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Fatal Easter crashes add to district toll

In the final installment of a Valley Profile series about our roads, KELLEY TANTAU discovers Easter fatalies add to a shocking Thames Valley road toll in recent years.

Two crashes within just over an hour of each other during Easter long weekend claimed the lives of two people and injured many others, adding to an already high crash rate on Thames Valley highways.
Christopher Charles Kenny, aged 60, from Auckland, died and three others sustained moderate injuries after a truck and car collided in Kaihere on April 1.
That same day, 22-year-old Kalam Safari Watkin-Mamode, of Mangatāwhiri, died in a crash on State Highway 2 in Mangatāwhiri. Investigation into the circumstances of both crashes was ongoing, police said.
There was also a serious crash in the Karangahake Gorge on April 2, and another fatal crash in the Athenree Gorge, adding to the total national Easter road toll of eight dead on our roads – the second highest in the past decade.
The Easter road toll adds to a huge number of crashes in the Thames Valley in recent years.
This includes more than 250 crashes and four dead on the popular holiday highway, the Kopu-Hikuai Rd since 2016.
It’s a number the district’s road safety co-ordinator is surprised and saddened by, after results from an Official Information Act (OIA) request were released.
The OIA put forward to Waka Kotahi New Zealand Transport Agency [NZTA] by The Valley Profile in March revealed 257 people crashed on the 29km route between Thames and the Coromandel’s east coast between 2016 and 2021, though the 2020-21 data isn’t yet complete.
Of those crashes, four were fatal, 19 were serious, 75 were minor, and 159 were non-injury. Poor handling, road factors, poor judgement, and travel speed made up the main factors contributing to these crashes.
An equally dangerous route, State Highway 2 from Maramarua to Paeroa, had a total of 247 crashes, including seven fatal and 11 serious crashes since 2016.
In other areas, State Highway 25 from the SH2 roundabout to Kōpū had 14 crashes, seven of them fatal; the Thames Coast Rd had 101 crashes, including one fatal; the Karangahake Gorge had 68 crashes, one fatal; and SH26 between Kōpū and Paeroa had 11 crashes, four fatal.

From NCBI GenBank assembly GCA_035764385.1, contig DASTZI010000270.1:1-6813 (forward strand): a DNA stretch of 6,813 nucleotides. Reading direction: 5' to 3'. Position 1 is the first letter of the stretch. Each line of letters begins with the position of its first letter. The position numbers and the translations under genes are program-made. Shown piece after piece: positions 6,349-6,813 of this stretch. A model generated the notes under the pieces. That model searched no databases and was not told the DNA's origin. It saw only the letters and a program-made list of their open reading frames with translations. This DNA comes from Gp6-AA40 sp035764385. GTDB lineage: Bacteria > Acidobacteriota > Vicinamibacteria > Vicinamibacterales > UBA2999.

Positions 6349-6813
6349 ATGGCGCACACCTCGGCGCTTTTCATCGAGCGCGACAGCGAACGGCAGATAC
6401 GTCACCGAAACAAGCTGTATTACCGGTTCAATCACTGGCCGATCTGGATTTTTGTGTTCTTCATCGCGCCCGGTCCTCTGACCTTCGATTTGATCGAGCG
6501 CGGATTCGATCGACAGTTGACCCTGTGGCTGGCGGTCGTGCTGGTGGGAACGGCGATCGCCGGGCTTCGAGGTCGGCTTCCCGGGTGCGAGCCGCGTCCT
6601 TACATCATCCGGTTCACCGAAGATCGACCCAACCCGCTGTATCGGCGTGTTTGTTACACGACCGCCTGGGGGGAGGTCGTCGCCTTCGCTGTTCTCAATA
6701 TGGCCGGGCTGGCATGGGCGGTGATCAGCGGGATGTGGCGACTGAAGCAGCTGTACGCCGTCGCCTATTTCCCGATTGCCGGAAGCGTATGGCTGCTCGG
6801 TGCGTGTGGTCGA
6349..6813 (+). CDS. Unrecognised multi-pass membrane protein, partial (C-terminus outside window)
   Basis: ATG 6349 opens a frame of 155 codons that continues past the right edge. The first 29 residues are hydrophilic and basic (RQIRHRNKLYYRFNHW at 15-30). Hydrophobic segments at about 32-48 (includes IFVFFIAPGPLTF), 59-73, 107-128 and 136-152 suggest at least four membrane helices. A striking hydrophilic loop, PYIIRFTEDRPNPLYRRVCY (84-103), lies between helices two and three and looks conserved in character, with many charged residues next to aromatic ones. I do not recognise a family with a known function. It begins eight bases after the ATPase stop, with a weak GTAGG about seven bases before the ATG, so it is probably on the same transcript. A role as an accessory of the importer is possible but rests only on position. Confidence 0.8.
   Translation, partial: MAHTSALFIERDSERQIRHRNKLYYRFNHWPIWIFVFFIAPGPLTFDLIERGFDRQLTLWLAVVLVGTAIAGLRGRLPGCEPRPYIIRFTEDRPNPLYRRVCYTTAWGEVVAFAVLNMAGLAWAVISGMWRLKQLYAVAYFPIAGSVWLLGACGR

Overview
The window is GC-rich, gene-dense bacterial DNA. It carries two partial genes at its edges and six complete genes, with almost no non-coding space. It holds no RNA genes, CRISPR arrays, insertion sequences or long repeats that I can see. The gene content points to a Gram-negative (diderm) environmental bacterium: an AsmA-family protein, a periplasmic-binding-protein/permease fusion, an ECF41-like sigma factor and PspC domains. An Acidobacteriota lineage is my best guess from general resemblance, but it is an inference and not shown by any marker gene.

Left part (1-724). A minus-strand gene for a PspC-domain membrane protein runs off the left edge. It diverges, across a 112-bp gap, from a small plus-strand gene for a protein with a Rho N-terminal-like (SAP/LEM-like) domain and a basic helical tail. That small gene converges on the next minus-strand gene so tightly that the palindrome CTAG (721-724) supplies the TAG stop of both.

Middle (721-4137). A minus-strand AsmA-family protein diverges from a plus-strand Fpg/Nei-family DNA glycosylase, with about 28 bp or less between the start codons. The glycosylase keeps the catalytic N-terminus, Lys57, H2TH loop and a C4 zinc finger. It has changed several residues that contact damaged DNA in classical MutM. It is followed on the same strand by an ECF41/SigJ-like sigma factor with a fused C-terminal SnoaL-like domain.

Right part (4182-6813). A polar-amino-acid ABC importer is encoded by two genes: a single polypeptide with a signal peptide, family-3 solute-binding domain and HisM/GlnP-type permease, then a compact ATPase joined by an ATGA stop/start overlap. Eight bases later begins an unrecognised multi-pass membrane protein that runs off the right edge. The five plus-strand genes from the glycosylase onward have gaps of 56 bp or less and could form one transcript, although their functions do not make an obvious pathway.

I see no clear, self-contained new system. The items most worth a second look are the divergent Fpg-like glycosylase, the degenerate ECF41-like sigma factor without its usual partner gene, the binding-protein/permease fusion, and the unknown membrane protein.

Alcohol, speed, and poor handling contributed to crashes along these roads.
“There’s got to be a lot of human responsibility,” eastern Waikato road safety co-ordinator Ingrid Le Fevre said.
“Quite often, there’s a lot of finger pointing at the roads, but when it comes down to it, we all got our licence with an air of responsibility, and we should have all read the Road Code, and we all see the signs that say ‘Slow Down’.
“It’s all basic stuff which humans know, and you can only tell people so much.”
Ingrid has been the eastern Waikato safety co-ordinator for more than 10 years, working with Thames-Coromandel, Hauraki, and Matamata-Piako district councils to promote an awareness of road safety among residents.
“Every time there’s a crash or a fatal accident it does surprise me,” Ingrid said.
“My job is to try and prevent death and serious injuries on the road.
“I don’t want anyone to die on any of our eastern Waikato roads, ever. We don’t want people to go through that trauma.”
She praised the NZTA’s national speed review to identifying roads where reviewing speed limits could make a big difference in preventing deaths and serious injuries.
The agency was also working with other organisations for the ‘Road to Zero’ safety strategy, which has a target to reduce deaths and serious injuries on the country’s roads, streets, cycleways and footpaths by 40 percent over the next 10 years.
Reaching that target would mean reducing annual road deaths to 227 and serious injuries to 1,680 by 2030.
And in regards to the OIA results for Thames Valley, Ingrid said she hoped the numbers would be “reduced tomorrow”.
“I don’t like the numbers at all,” she said.
“One accident is too many, and it affects so many people. If all of us as individuals slowed down, and paid attention to what’s happening outside, we’d be a lot better off.”


PHOTO: The Kopu-Hikuai Rd has the highest crash rate in our region. Photo: KELLEY TANTAU